CHESTERFIELD COUNTY, Va. (WRIC) – Governor-elect Glenn Youngkin made a stop in Chesterfield County Saturday to meet with law enforcement agencies like the Chesterfield County Sheriff and Chesterfield County Police for a roundtable discussion at the Eanes-Pittman Public Safety Training Center.

“This is just the first of many of these sessions,” Youngkin told reporters following the discussion.

Following the roundtable, Youngkin relayed the message that the discussion is the beginning of the way he expects to approach the many challenges that he said there are in the law enforcement community today.

“We’re sitting here at a 20-year high in murder rate in Virginia. We see some of our great cities like Richmond ranked in the top 65 deadliest cities in America,” he said.

In the roundtable, Youngkin said he laid out his day one plan, which would include comprehensively funding law enforcement with increased salaries, equipment budgets and training.

He also said he wants to make sure his administration protects qualified immunity, protecting law enforcement from what he calls ‘frivolous civil lawsuits’.

Youngkin pointed out that law enforcement agencies are dealing with staffing shortages much like other industries are, saying ‘we have to increase the pipeline of folks coming into law enforcement’.

The mental and behavioral health system was a big topic in the roundtable, according to Youngkin.

“Our mental health system, our behavioral health system is in a state of crisis,” he said.

He said the mental health system crisis ripples out into the education system, law enforcement community and broadly into communities across Virginia.

Like he said in previous campaign rallies, Youngkin plans to change out the parole board, telling reporters Saturday he will have a new one on day one.

“I want to make sure we have a parole board that, yes, evaluates the appropriateness of granting parole, but also one that looks out for victims’ rights as well,” he said.

On Saturday, NRA Virginia officials confirmed with 8News they plan to ask Youngkin to remove gun control lobbyist Lori Haas from her executive appointment to the State Crime Commission.

NRA officials told 8News they feel the appointment is a clear conflict of interest, as the SCC is tasked with reviewing firearms-related legislation.

Officials said it is the equivalent of a Dominion Energy lobbyist being appointed to service on the State Corporation Commission.

Youngkin responded to the request following the roundtable discussion Saturday.

“There’s lots of people calling on me to do lots of things. What I do know out of the box is that I have committed that I will in fact have a new secretary of education. And I will have a new superintendent for our schools. We will have a new parole board,” Youngkin said. “And, from there, I’m going to evaluate all of the positions in government and make sure that we have the most qualified people that are going to press forward with our agenda.”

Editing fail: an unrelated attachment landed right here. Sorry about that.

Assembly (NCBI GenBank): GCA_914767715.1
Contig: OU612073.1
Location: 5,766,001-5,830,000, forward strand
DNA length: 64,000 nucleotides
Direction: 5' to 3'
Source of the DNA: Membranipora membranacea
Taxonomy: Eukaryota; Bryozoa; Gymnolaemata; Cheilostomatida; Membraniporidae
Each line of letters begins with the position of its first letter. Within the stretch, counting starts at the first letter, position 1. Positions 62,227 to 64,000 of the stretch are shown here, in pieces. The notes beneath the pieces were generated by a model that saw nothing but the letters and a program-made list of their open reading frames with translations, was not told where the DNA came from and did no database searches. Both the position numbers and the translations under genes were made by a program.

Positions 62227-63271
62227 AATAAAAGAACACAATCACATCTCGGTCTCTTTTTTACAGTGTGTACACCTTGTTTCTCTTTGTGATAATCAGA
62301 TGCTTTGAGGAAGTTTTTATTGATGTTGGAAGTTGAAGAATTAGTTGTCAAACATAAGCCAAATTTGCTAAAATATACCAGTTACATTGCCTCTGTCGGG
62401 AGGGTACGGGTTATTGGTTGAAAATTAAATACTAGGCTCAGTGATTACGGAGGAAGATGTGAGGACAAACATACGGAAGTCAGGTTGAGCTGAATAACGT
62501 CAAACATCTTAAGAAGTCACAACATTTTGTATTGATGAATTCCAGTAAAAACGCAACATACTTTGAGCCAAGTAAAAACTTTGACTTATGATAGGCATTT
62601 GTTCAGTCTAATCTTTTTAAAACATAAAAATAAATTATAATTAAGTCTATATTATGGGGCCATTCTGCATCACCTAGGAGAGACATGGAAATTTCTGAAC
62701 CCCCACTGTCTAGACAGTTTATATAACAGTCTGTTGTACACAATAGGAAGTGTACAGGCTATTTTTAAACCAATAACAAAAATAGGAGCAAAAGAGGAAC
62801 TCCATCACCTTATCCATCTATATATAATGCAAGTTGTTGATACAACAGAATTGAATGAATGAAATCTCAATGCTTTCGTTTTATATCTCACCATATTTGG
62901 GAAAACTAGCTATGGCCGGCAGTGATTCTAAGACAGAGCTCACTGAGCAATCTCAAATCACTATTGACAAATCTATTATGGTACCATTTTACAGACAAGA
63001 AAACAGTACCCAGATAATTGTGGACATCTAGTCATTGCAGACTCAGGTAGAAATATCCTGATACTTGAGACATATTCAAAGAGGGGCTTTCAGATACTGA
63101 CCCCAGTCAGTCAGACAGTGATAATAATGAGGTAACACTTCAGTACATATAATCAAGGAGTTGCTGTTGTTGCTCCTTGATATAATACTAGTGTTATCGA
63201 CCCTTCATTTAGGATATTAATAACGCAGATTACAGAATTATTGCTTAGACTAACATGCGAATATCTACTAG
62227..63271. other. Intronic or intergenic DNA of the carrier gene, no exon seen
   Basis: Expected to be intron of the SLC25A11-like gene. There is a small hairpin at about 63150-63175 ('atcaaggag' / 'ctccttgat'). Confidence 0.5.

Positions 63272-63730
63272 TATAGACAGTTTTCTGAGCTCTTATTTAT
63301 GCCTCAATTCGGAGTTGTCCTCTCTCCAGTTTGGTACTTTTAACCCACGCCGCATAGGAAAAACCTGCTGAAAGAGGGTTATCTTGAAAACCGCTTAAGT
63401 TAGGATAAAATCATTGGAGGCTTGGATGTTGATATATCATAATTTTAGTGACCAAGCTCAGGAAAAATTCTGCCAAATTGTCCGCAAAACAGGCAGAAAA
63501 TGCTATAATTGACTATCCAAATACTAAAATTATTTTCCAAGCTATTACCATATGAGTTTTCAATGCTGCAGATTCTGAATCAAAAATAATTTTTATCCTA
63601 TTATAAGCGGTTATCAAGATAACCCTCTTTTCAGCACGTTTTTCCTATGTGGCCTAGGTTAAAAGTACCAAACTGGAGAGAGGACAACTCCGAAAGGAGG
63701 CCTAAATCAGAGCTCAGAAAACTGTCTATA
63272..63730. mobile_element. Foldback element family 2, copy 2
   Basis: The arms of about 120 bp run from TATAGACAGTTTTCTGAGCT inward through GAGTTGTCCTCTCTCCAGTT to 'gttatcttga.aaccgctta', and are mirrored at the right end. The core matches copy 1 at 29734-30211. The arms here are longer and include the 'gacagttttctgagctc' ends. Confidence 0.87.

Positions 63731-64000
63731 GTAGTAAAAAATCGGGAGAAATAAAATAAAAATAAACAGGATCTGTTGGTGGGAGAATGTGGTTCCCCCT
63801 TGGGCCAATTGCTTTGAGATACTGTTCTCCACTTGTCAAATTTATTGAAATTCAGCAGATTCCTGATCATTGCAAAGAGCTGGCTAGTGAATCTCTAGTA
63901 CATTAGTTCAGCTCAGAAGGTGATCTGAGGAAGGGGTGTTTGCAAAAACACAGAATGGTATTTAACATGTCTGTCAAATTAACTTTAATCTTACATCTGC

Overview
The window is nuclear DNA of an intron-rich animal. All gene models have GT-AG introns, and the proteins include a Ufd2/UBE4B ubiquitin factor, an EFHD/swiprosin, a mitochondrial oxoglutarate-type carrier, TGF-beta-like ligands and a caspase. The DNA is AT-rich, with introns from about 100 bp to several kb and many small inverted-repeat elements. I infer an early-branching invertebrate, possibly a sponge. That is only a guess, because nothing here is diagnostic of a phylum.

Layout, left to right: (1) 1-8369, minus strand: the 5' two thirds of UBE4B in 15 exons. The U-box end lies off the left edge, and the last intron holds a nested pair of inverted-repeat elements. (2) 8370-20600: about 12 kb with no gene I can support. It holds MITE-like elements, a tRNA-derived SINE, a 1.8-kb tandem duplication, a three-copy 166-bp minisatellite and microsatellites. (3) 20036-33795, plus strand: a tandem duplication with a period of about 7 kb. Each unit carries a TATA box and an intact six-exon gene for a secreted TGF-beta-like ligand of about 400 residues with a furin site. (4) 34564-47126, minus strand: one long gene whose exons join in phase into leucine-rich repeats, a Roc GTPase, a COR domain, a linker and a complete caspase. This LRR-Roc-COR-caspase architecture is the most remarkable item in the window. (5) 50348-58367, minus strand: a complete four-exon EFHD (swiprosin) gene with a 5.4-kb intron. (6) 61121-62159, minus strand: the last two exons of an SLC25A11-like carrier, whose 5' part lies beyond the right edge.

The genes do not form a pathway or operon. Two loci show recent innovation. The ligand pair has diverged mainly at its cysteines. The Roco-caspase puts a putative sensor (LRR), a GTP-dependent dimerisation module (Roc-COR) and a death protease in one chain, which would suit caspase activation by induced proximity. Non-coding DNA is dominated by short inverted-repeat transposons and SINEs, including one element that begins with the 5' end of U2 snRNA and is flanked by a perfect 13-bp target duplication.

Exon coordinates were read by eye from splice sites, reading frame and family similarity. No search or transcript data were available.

Youngkin said he has not spoken with attorney general elect Jason Miyares about reviewing what the current parole board has done, but said he’s sure it will come up in the future. He said he wants to make sure Virginia has a complete fresh start.

Youngkin went on to say that challenges surrounding the mental and behavioral health system were a main topic in the roundtable discussion.

He said one of those challenges are the requirements for law enforcement to stay with a Virginian who’s having a mental health crisis for an extended period of time because there is no place to take them to.

“It’s further depleting the capacity of an already stretched law enforcement community and there are so
many good ideas on how to address that,” he said.

He also said challenges that come from Commonwealth’s Attorneys like fulfilling the requirements for jury trials, the number of jury trials and the stress that’s going to place on the system was also discussed at the roundtable.

When asked about the recent violence in Richmond and how he plans to prevent future gun violence, Youngkin said, “I think we first have to start with making sure that we have a fully-funded law enforcement community.”

Youngkin said another step in preventing violence is to engage with the community, referencing a program that’s been used in several cities to reduce gun violence by communicating with young people and gang members, giving them jobs and looking at patterns of gun violence in the city.

“There are so many successful community engagement programs that have worked across the country like Operation Ceasefire, community engagement programs that I think should be pressed to the forefront,” he said.